RAIL TRACKS: Scenes at the Lismore train station in 2004 when the last XPT ran on the Casino to Murwillumbah line.
RAIL TRACKS: Scenes at the Lismore train station in 2004 when the last XPT ran on the Casino to Murwillumbah line. Jacklyn Wagner

LETTER: Seeing sense in re-instating rail

THE NORTHERN Rivers Railway Action Group is overjoyed at recent news that the State Govt will not be proceeding with the current EOI process for a Rail Trail on the Casino to Murwillumbah railway line.

"There was a wide range of proposals for projects along the Casino to Murwillumbah rail line but some differing views as to the best model and a range of views and options for investment," said Minister for Regional Development John Barilaro. "Further work will be necessary before we can progress proposals on that corridor."

Perhaps the NSW government is realising that rail is safer, popular, good for tourism and lessens traffic congestion.

A recent Fairfax media article (June 13-14) mentioned the new Gold Coast tram line which was built between 2010 and 2013 saying:

"About 20,000 passengers a day use it, well above forecasts. It has taken cars off the road, about 5% on Gold Coast City Council's count. It's just transformed the Gold Coast, particularly for a tourist destination when people don't have cars. It's such an easy way to get around," said Anthony Albanese who as Transport Minister at the time allocated $365 million to the $1.6 billion line of 13 kms.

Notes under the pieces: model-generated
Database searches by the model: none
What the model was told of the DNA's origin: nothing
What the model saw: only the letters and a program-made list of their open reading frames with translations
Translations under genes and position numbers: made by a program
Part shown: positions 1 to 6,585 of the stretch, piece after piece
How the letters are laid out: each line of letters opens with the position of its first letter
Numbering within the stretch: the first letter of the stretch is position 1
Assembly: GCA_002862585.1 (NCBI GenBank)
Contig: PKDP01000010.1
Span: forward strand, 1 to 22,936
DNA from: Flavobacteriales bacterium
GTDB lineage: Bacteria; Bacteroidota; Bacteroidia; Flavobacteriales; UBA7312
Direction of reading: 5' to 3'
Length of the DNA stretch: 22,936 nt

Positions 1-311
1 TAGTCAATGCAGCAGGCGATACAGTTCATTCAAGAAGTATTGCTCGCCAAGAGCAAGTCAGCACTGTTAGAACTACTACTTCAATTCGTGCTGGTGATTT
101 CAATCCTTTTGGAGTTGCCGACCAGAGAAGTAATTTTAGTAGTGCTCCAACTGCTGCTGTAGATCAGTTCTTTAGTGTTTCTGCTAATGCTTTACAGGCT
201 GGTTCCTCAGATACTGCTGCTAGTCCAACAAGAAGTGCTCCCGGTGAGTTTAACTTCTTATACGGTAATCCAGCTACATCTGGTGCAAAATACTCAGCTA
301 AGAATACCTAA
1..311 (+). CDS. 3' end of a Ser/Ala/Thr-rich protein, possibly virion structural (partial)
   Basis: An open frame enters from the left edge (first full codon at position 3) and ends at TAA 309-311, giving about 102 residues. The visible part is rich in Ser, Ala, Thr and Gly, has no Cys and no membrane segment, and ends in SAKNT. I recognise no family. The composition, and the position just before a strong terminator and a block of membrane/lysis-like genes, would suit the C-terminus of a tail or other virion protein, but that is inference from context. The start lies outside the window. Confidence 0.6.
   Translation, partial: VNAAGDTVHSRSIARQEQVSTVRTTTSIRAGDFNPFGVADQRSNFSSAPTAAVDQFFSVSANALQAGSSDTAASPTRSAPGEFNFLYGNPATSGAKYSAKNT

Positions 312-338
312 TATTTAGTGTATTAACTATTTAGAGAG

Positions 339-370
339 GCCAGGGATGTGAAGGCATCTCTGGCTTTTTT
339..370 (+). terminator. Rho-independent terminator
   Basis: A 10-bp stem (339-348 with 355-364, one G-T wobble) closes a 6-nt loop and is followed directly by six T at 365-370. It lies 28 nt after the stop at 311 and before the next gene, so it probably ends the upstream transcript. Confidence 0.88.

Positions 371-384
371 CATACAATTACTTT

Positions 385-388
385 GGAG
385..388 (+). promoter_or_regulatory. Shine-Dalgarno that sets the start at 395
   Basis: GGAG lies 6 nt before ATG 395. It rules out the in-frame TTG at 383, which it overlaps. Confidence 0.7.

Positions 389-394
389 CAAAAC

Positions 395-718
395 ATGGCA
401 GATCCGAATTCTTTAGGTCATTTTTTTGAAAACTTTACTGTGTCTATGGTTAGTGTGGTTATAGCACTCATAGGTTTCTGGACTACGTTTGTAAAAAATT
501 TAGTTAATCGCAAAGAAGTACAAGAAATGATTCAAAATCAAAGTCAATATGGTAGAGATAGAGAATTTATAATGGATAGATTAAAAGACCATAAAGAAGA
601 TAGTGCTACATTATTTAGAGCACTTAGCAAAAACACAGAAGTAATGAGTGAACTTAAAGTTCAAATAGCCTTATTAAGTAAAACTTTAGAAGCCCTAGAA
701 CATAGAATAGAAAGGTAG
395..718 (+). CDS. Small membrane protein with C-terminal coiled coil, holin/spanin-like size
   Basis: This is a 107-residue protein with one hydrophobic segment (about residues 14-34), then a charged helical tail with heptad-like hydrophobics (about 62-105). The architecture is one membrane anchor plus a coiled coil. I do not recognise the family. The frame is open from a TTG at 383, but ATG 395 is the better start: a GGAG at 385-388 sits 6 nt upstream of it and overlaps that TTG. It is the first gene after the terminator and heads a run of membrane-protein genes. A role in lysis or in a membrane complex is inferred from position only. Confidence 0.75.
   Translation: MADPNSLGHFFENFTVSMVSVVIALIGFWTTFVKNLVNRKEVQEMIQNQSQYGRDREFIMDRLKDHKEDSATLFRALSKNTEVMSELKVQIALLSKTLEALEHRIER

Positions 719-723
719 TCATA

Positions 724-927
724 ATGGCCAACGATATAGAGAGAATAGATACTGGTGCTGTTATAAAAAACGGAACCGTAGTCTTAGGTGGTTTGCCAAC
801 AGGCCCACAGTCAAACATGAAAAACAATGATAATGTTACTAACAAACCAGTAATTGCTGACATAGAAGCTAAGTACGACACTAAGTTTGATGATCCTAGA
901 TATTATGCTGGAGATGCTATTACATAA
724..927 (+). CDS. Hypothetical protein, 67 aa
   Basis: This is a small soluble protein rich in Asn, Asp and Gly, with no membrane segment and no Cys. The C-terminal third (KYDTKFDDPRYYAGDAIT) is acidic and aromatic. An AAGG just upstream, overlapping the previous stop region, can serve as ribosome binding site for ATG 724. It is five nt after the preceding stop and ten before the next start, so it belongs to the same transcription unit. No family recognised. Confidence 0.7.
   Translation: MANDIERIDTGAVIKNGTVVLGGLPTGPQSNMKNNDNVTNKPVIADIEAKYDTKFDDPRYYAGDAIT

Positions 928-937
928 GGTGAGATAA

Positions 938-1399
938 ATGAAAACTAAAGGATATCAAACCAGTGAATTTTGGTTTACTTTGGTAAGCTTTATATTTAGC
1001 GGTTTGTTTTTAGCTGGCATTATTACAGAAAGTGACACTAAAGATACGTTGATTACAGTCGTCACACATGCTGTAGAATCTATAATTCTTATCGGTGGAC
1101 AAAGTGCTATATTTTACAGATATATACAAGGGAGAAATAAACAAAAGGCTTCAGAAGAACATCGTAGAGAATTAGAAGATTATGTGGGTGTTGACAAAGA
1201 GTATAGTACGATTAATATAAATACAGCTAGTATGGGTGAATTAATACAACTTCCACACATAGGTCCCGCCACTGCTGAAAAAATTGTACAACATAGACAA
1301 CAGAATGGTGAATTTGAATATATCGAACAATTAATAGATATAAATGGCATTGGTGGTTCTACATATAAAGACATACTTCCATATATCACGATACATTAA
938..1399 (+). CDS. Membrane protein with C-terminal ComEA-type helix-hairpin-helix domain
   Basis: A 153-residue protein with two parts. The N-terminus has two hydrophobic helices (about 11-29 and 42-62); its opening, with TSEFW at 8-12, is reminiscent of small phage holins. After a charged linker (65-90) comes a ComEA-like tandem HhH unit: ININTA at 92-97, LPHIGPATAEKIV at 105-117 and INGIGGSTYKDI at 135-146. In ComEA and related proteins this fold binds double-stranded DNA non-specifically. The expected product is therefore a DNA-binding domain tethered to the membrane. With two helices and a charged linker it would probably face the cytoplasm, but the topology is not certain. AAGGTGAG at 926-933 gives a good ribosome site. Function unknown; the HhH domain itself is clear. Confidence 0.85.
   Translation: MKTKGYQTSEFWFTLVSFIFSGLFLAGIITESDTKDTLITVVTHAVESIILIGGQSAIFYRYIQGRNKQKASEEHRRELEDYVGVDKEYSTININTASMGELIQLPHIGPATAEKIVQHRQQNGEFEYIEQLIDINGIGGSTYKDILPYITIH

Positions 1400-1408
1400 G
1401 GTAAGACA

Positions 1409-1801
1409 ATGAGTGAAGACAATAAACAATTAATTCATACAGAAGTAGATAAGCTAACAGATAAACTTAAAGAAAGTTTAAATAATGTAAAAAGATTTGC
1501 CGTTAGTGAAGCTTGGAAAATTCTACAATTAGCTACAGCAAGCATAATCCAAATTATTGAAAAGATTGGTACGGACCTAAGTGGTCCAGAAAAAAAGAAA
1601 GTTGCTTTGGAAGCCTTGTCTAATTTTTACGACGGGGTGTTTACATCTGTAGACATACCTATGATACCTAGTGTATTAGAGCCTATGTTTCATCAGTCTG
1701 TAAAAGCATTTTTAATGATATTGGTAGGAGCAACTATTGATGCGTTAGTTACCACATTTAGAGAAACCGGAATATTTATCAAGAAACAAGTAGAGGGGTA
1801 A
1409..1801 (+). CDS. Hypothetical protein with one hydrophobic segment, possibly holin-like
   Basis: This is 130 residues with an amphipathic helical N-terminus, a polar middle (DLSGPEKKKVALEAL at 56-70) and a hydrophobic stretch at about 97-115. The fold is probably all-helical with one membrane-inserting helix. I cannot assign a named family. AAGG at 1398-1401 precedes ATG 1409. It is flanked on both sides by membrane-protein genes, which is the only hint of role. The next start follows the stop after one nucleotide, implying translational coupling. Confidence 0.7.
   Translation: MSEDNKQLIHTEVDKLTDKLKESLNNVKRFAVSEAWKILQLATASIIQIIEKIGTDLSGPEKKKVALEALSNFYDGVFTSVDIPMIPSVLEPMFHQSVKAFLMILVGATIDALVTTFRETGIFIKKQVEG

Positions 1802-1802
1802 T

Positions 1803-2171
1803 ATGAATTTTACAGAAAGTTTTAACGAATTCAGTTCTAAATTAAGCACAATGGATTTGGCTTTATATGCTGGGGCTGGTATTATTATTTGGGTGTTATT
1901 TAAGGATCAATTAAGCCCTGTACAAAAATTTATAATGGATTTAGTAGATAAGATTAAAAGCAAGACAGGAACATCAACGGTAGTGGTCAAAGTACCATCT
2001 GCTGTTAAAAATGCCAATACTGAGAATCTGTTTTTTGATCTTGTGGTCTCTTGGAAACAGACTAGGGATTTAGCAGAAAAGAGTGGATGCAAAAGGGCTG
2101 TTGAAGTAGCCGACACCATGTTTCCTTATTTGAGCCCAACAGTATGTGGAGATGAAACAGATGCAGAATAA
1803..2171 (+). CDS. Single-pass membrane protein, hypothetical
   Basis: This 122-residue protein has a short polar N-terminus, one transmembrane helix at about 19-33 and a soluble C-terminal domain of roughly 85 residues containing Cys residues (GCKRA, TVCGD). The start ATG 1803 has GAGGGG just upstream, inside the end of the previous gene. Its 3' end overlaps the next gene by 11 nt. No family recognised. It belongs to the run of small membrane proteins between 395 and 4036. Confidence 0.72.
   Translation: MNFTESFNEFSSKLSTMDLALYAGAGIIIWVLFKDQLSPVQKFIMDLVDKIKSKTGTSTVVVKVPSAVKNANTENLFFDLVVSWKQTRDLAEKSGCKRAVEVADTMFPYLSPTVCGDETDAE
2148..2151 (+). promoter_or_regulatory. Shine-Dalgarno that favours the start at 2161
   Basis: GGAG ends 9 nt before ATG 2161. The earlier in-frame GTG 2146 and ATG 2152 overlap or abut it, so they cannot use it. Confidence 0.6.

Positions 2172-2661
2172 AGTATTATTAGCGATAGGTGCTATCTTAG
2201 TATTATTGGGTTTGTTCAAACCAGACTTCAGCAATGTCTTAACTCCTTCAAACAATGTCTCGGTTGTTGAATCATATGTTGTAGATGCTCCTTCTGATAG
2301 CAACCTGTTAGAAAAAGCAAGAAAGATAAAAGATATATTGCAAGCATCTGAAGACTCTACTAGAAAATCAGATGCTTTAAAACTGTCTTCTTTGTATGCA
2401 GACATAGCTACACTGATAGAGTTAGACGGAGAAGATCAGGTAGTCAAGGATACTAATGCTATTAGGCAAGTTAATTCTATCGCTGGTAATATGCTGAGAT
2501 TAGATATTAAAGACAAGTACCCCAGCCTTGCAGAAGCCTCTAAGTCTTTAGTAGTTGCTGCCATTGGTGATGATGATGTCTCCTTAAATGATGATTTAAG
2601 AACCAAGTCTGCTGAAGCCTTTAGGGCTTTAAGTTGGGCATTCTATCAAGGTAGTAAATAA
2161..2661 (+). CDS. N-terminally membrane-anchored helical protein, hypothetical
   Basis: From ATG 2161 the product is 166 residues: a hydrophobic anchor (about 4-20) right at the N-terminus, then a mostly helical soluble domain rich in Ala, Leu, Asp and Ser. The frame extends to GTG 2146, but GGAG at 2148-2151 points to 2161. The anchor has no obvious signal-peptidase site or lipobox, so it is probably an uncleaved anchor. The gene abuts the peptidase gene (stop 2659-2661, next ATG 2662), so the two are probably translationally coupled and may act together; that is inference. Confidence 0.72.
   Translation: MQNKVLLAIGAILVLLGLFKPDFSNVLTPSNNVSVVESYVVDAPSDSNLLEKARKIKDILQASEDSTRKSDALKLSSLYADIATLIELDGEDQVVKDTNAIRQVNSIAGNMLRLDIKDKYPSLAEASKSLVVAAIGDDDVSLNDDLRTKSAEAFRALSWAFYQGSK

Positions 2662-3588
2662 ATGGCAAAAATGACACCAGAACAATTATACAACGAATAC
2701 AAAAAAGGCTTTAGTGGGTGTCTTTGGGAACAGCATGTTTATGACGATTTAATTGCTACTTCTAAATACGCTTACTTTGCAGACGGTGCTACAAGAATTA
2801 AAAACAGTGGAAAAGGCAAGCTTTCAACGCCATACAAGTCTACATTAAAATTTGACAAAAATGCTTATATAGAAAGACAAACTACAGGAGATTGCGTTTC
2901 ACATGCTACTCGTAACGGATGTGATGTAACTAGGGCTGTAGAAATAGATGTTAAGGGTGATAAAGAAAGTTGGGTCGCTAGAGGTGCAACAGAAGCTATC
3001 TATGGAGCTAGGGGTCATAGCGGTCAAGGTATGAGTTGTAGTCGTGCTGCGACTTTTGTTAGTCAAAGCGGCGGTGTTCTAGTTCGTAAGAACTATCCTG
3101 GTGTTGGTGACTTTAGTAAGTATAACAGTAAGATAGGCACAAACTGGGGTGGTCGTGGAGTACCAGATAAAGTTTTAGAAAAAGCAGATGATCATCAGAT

Apparently there used to be a railway line on the Gold Coast, even going down as far as the Tweed.

The government ripped up the track, sold off the land and have now realised that rail is the way to go.

This is what we want to avoid in the Northern Rivers where currently the cost of putting trains back on the line might not be much more than $100 million.

A June 22 article in the Guardian was headed: "There's more to transport than roads. What does this government have against trains?"

It stated: "Australian cities are creaking under the weight of population growth and urban sprawl. Road networks with limited capacity are struggling to cope. Earlier this month Infrastructure Australia released an updated National Infrastructure Audit which warned traffic congestion would cost the nation $53bn a year by 2031 unless action was taken."

Whether we are talking about saving money on traffic congestion, carbon emissions or road accidents rail is the answer and governments are starting to listen.

We need to encourage the Federal government to join with Queensland and NSW governments to extend the railway across the border.

Considering NSW has a windfall of billions from stamp duty and the poles and wires, they could certainly afford the tiny amount needed for our railway.

Beth Shelley

The Northern Rivers Railway Action Group

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